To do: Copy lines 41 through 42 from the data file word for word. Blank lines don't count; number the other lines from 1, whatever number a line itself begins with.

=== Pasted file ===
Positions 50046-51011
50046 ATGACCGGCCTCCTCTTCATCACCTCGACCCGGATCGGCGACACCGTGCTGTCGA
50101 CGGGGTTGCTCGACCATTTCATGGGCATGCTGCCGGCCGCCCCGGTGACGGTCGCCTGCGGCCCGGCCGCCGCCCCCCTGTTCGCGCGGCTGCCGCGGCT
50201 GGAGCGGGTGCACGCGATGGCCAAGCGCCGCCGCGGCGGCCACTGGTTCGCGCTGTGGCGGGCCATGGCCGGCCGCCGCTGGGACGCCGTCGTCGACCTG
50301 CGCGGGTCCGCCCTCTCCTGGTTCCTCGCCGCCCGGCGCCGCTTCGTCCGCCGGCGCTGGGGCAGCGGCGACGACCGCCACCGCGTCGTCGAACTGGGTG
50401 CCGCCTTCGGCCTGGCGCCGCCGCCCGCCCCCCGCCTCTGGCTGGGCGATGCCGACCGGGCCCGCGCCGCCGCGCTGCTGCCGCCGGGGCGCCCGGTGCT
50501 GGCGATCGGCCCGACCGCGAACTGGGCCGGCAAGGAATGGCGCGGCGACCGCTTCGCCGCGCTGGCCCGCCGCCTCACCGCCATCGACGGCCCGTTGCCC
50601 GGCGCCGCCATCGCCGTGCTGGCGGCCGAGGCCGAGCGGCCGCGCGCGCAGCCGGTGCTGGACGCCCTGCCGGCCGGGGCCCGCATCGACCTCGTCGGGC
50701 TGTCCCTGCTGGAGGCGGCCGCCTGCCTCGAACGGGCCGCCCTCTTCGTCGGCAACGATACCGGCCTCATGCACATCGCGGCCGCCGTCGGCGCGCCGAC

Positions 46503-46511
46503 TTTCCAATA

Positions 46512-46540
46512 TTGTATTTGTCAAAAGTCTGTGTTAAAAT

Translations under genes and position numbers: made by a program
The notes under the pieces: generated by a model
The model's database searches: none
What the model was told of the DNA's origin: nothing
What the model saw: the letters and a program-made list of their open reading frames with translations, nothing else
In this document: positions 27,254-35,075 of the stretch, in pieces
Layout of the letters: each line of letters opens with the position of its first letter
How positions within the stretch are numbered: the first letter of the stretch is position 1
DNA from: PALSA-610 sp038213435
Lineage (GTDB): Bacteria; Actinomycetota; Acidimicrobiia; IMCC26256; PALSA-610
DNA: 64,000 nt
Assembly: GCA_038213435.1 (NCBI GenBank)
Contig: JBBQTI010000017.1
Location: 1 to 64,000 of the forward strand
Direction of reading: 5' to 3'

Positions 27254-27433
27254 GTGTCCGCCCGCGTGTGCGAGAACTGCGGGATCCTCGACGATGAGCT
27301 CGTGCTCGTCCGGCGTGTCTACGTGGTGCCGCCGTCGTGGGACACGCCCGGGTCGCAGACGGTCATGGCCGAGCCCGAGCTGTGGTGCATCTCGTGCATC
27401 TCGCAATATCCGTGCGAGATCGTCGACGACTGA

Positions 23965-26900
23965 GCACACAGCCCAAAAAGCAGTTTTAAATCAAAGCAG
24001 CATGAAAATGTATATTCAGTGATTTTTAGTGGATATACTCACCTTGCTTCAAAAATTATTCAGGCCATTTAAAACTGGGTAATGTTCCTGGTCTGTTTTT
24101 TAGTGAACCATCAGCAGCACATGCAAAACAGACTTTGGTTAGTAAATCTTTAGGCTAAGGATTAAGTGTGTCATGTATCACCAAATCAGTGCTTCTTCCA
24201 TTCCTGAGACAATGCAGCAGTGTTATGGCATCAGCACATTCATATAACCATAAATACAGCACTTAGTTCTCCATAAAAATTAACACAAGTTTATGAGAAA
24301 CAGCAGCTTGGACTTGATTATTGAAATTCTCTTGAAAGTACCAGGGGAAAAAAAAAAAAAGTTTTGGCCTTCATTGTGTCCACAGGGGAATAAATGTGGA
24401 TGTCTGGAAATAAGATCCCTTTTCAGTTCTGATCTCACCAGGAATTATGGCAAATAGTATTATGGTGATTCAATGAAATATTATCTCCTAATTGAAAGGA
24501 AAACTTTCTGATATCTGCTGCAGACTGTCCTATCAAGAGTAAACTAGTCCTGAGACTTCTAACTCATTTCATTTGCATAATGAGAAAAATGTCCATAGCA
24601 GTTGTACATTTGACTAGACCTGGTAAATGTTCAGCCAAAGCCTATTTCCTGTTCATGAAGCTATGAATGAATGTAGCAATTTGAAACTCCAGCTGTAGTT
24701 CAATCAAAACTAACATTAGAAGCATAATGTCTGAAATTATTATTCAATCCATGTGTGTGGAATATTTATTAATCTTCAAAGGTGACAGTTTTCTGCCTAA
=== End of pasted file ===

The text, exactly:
24601 GTTGTACATTTGACTAGACCTGGTAAATGTTCAGCCAAAGCCTATTTCCTGTTCATGAAGCTATGAATGAATGTAGCAATTTGAAACTCCAGCTGTAGTT
24701 CAATCAAAACTAACATTAGAAGCATAATGTCTGAAATTATTATTCAATCCATGTGTGTGGAATATTTATTAATCTTCAAAGGTGACAGTTTTCTGCCTAA